Types of action against the police
The types of claims that we regularly help people with include the following:
False Imprisonment or wrongful arrest by the police
If the conditions necessary for the police to exercise their powers of arrest lawfully are not met, then potentially you have been unlawfully detained. The police should only use their power of arrest as a last resort and they must consider whether there is actually any need to arrest you at all. For example, if a voluntary interview could have taken place then an arrest could be unlawful. If your arrest is unlawful then the time that you have been detained in custody will be treated as false imprisonment. This includes cases of mistaken identity and circumstances where a warrant for your arrest is out of date.
Police assault & battery claims
The police have authority to use physical force in certain circumstances but this must be ‘reasonable’ which means it has to be justified and the level of force used must be proportionate, otherwise any physical contact may amount to an assault or battery against you.
The police and the Crown Prosecution Service (CPS) must act honestly and with integrity at all times. If you’ve been the victim of a prosecution which is spiteful or lacks reasonable or probable cause, then you may be entitled to compensation, providing the prosecution against you ended in your favour (such as the charges being withdrawn or an acquittal). You may be entitled to be compensated for damage to your reputation or loss of employment and earnings due to the prosecution.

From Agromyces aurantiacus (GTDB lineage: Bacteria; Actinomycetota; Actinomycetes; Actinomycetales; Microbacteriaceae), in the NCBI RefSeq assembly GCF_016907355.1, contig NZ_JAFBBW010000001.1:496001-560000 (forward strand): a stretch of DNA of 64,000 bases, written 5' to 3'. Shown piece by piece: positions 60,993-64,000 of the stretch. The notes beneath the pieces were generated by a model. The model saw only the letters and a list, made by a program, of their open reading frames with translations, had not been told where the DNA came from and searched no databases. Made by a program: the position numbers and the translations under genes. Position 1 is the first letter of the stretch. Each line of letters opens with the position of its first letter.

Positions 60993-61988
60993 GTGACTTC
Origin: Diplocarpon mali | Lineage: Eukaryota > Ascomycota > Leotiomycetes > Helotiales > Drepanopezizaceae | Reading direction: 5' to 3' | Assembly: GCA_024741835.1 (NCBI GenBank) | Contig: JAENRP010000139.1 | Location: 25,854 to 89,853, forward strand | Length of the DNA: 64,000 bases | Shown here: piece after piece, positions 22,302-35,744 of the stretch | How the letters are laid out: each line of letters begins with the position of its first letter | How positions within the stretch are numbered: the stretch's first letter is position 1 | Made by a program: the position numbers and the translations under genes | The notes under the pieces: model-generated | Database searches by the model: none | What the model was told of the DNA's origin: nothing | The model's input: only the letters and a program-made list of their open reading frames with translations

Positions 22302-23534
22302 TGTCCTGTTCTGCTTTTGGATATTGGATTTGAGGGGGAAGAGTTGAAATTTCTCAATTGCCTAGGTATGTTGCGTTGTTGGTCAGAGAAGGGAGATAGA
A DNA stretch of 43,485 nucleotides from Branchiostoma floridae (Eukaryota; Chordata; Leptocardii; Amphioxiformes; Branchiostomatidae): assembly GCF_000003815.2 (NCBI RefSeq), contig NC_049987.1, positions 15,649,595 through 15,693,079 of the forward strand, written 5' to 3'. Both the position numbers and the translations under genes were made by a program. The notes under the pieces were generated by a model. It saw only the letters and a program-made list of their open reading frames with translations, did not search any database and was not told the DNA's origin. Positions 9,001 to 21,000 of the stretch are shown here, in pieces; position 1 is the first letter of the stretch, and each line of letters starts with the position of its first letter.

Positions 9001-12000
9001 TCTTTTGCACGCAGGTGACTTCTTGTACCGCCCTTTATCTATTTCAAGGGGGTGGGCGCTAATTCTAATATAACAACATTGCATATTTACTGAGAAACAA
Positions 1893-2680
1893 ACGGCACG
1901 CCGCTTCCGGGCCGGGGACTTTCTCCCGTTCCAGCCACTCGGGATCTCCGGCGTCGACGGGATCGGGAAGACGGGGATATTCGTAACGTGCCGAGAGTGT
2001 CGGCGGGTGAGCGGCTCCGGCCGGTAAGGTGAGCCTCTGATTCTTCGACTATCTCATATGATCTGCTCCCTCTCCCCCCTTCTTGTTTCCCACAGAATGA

Misfeasance in public office
If you can show that a public body, individual in public office or a public servant knows that they have acted unlawfully and in a way that was likely to cause you loss or harm, then you may be entitled to bring a compensation claim for misfeasance in public office.
Unlawful strip search
Strip searches are an intrusive process and can be a very distressing and humiliating experience.They should not be conducted as a matter of routine, even following a lawful arrest.The law defines the specific circumstances in which strip searches by police officers are permitted. There are strict rules about when, where and how they can be conducted and a written record must always be made. Your right not to be routinely strip-searched is protected by Code C of the Police and Criminal Evidence Act 1984 (“PACE”).
If the police enter your home without lawful excuse then you may be entitled to claim compensation, especially if they cause damage in the process.It doesn’t matter whether you rent or own your own home.
Complaints via the Professional Standards Department (PSD) and Independent Office of Police Conduct (IOPC)
Often, civil compensation claims against the police start with a complaint to the Professional Standards Department or the Independent Office for Police Conduct (formerly the IPCC).You must lodge most complaints within 12 months from the date of the incident.We can challenge the police, help you to structure your grievance and progress it through the formal complaints procedure all the way to gross misconduct and criminal prosecution proceedings, where appropriate. Complaints can arise from unlawful arrest, assault and professional or gross misconduct by an officer.
For more information about the variety of funding options available please click the link below:
Funding your case - actions against the police & public bodies